Ventra Mobile App Announced. What Could Possibly Go Wrong?
By Chuck Sudo in News on Oct 16, 2014 2:00PM
Image courtesy Chicago Transit Authority.
Chicago Transit Authority and Pace Suburban Bus lines went through significant growing pains transitioning from magnetic strip fare cards and Chicago Cards to Ventra, while Metra is playing catch-up before a 2015 deadline to switch over to the much-maligned shared fare system. One would think the area’s three transit agencies would want to ensure the system works near-flawlessly before introducing a Ventra smartphone app.
Yet smartphone owners could be faced with the possibility of pulling their hair out and screaming at bus drivers and train station attendants all over again starting next year. CTA, Metra and Pace announced a Ventra smartphone app would launch next year, allowing users to buy and add value to Ventra passes, check account balances and add funding sources for accounts, view account history and set up customized account notifications for low balance and expiring passes.
Oh, and you can still use it as an optional debit card, which remains one of the criticism of the system. This app will not make carrying a Ventra card an option. When the test pilot program begins, CTA and Pace riders will still have to use their Ventra (or contactless credit and debit cards) to pay their fares.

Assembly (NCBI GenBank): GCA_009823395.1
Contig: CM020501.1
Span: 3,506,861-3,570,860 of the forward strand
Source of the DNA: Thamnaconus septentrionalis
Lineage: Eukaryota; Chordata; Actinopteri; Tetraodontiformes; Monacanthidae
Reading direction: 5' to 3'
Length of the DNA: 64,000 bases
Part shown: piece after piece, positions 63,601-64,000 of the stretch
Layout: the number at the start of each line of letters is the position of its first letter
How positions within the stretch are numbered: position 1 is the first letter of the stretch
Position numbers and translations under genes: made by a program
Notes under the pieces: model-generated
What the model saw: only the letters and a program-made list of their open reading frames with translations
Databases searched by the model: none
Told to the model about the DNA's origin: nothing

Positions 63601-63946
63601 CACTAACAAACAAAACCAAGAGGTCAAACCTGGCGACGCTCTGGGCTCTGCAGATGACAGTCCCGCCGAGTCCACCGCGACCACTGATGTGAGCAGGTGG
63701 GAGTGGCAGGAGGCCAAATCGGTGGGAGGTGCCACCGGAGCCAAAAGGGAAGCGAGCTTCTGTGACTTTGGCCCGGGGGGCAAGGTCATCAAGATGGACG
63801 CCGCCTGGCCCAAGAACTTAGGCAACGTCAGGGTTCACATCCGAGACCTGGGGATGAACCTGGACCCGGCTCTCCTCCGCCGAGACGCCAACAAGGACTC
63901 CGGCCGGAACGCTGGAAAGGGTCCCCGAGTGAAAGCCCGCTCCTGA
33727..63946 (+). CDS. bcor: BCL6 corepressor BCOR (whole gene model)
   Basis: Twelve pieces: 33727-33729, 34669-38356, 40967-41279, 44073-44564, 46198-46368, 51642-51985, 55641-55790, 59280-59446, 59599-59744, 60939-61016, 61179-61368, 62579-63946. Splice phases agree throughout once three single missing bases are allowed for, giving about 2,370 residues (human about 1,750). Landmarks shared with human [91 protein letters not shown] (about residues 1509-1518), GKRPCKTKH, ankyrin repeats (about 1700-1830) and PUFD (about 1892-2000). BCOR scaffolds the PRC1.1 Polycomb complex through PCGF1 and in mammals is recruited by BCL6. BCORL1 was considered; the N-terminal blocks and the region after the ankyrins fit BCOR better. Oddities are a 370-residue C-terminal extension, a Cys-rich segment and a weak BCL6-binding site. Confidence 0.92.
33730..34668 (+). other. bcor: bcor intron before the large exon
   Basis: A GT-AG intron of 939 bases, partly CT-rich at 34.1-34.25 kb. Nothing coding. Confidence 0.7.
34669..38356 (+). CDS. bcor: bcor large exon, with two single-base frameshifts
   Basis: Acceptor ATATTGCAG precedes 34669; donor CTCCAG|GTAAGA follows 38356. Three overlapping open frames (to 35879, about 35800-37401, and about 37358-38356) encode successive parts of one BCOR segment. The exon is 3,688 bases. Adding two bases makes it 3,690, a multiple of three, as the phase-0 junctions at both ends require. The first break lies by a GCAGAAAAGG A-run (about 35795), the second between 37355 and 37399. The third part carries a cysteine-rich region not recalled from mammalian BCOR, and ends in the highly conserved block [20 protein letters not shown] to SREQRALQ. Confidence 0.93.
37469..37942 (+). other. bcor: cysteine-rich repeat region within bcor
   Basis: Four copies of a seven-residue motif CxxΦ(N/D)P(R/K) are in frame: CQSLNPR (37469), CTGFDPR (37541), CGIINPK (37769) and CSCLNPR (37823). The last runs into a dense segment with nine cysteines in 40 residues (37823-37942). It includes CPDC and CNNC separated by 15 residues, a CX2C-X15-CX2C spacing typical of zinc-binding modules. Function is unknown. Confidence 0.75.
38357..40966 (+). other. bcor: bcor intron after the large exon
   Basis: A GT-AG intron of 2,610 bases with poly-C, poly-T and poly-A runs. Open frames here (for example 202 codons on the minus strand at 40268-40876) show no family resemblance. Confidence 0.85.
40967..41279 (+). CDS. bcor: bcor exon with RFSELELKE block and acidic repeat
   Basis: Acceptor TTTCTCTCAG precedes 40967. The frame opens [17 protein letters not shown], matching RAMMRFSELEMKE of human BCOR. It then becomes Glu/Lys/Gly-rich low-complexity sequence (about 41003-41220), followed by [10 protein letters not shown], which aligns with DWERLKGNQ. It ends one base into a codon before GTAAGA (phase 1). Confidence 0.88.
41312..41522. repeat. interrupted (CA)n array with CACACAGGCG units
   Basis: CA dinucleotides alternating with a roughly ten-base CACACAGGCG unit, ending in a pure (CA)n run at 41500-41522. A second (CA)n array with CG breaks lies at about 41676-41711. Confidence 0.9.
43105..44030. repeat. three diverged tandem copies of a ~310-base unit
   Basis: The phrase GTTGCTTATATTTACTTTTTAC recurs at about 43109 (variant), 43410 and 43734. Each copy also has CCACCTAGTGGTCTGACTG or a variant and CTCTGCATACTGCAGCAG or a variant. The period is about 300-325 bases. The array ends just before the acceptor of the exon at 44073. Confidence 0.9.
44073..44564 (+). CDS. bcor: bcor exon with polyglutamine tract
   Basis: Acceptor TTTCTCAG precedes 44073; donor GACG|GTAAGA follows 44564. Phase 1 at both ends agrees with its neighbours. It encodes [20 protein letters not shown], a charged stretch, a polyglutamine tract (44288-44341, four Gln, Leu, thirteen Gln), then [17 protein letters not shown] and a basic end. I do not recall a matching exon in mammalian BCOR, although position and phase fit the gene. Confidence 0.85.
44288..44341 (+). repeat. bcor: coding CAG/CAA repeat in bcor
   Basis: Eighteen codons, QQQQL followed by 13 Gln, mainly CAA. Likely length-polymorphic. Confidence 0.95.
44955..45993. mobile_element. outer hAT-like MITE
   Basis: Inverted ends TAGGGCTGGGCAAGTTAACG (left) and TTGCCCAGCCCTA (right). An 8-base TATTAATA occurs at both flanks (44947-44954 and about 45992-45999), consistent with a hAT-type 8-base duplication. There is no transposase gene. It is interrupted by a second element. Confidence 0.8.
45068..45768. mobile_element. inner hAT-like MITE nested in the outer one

There are some silver linings here besides Metra finally being on board with the program. The $5 fee tacked on to every Ventra card purchase will be waived if the buy is made using the app. Eventually, tablet computer devices with the proper chips can be used to tap readers and pay for fares. As for Metra, which still seems stuck in the mid-20th century, they'll be testing out a program where riders will buy fares using the app, then conductors will use mobile devices for fare validation and collection.
This is the 21st century. We don’t have teleportation or mag-lev automobiles yet, but we can still get death stares from bus drivers because the transit pass that doubles as the debit card we can buy coffee with can’t be read by the electronic reader. It's nowhere near the universal fare system it's supposed to be, but it's a start.
Progress, not perfection.